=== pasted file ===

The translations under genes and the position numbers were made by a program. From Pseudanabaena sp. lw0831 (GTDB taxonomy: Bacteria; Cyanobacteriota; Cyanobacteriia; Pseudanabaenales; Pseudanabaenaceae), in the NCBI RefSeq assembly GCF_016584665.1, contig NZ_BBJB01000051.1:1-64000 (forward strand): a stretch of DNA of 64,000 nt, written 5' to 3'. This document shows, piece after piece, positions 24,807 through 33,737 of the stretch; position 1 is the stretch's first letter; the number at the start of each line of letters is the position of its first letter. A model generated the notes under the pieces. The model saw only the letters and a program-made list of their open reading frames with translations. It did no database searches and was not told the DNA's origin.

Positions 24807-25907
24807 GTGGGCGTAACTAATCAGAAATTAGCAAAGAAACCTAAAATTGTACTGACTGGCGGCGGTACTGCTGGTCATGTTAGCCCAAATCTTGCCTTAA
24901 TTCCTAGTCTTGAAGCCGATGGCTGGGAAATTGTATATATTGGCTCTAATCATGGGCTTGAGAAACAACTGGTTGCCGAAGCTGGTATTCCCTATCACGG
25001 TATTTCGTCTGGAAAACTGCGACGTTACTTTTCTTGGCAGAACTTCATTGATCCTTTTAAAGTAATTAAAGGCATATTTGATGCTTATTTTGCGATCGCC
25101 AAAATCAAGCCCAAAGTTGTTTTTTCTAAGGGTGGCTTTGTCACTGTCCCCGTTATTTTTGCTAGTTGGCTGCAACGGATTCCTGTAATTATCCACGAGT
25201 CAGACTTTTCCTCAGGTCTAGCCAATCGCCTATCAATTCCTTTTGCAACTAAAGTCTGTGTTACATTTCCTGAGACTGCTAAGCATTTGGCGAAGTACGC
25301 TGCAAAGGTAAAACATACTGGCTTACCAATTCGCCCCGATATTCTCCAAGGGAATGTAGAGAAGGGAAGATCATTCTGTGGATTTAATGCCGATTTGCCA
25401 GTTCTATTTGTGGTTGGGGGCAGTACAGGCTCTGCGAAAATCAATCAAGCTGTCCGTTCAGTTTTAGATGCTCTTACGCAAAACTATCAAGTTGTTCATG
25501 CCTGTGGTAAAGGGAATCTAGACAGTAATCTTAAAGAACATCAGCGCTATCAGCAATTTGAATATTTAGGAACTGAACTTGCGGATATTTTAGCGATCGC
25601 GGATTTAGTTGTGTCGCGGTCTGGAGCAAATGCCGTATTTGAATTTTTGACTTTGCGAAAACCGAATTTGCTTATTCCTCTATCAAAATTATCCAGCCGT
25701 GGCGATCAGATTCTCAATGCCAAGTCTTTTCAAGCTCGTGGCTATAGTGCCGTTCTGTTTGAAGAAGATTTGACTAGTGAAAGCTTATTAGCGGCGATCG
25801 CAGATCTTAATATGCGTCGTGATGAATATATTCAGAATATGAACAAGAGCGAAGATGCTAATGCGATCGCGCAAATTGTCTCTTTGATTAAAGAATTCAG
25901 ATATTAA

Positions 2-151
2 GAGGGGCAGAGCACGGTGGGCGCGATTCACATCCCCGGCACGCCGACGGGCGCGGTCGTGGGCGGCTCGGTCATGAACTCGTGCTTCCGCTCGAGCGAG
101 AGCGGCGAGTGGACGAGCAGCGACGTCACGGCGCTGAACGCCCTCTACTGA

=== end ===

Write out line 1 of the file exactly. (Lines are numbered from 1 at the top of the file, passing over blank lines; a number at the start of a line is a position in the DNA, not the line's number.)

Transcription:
The translations under genes and the position numbers were made by a program. From Pseudanabaena sp. lw0831 (GTDB taxonomy: Bacteria; Cyanobacteriota; Cyanobacteriia; Pseudanabaenales; Pseudanabaenaceae), in the NCBI RefSeq assembly GCF_016584665.1, contig NZ_BBJB01000051.1:1-64000 (forward strand): a stretch of DNA of 64,000 nt, written 5' to 3'. This document shows, piece after piece, positions 24,807 through 33,737 of the stretch; position 1 is the stretch's first letter; the number at the start of each line of letters is the position of its first letter. A model generated the notes under the pieces. The model saw only the letters and a program-made list of their open reading frames with translations. It did no database searches and was not told the DNA's origin.